Believe it or not, the first book by Anita Diamant I read was not The Red Tent. Unlike just about everyone, my introduction into her writing was her 2003 essay collection Pitching My Tent: On Marriage, Motherhood, Friendship and Other Leaps of Faith. After enjoying Pitching My Tent, one would think that the second book of Diamant’s I would read would be The Red Tent. Recently, I turned my back on conventional wisdom and read not The Red Tent, but her 2009 work of historical fiction Day After Night. It was one of those books I found at the library and almost didn’t grab. But when I took into account both Diamant’s reputation as an excellent writer and the novel’s setting in an internment camp in post-war British Palestine I found it hard to resist Day After Night. So I didn’t. Feeling optimistic but with modest expectations I checked it out and headed home.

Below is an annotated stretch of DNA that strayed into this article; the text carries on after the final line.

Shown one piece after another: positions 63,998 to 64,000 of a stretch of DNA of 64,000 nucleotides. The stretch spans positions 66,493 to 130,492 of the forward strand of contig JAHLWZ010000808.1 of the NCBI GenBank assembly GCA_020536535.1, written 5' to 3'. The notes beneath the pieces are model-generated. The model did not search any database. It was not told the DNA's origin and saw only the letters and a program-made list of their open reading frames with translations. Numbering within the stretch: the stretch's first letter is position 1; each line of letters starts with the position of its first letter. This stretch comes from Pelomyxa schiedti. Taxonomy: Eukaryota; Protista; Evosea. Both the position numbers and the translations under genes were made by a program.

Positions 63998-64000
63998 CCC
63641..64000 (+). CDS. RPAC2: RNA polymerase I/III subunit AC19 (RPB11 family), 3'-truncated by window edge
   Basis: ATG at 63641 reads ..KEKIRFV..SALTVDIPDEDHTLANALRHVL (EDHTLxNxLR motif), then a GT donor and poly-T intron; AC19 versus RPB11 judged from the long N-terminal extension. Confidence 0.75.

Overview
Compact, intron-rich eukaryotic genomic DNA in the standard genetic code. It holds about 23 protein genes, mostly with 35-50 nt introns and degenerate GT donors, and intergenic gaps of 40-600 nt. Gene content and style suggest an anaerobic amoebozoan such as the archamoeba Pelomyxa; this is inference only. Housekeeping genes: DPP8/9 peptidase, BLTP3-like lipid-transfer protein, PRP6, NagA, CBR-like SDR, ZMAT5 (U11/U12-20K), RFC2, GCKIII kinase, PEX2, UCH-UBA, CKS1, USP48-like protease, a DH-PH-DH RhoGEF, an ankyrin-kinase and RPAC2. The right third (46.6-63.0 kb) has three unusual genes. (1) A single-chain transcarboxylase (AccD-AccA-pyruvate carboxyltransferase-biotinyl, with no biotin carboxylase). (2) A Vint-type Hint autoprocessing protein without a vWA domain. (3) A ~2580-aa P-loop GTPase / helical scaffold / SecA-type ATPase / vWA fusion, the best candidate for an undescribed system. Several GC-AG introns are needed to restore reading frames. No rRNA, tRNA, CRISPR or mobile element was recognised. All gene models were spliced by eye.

It took my a while to get through Day After Night because I was reading several other books at the same time. Once I did however finally concentrate on reading only Day After Night I soon finished it. While it didn’t rock my world and make me wanna add it to my personal “Best Of” list for 2015, generally I liked it.
It looks like Day After Night is inspired by a true story. In the fall of 1945 there was mass break-out by over 200 Jewish refugees who had been detained at the Atlit internment camp in British Palestine. In telling this story, Diamant focuses on four of the camp’s internees. All four are women and Holocaust survivors. Understandably, considering the horrors they endured, they survived but did not do so unscathed. Not only must also repair their shattered lives, they also need to live as free women. Leaving the camp would be first step in this needed process. But who will help them escape? And how?
The Book Date’s Full House Reading Challenge has a category entitled “Outstanding Hero or Heroine.” I’m going to count Day After Night under this category because it has not one but a number of heroines who acted heroically. And considering all of them survived the Holocaust, this to me anyway makes them all the more heroic.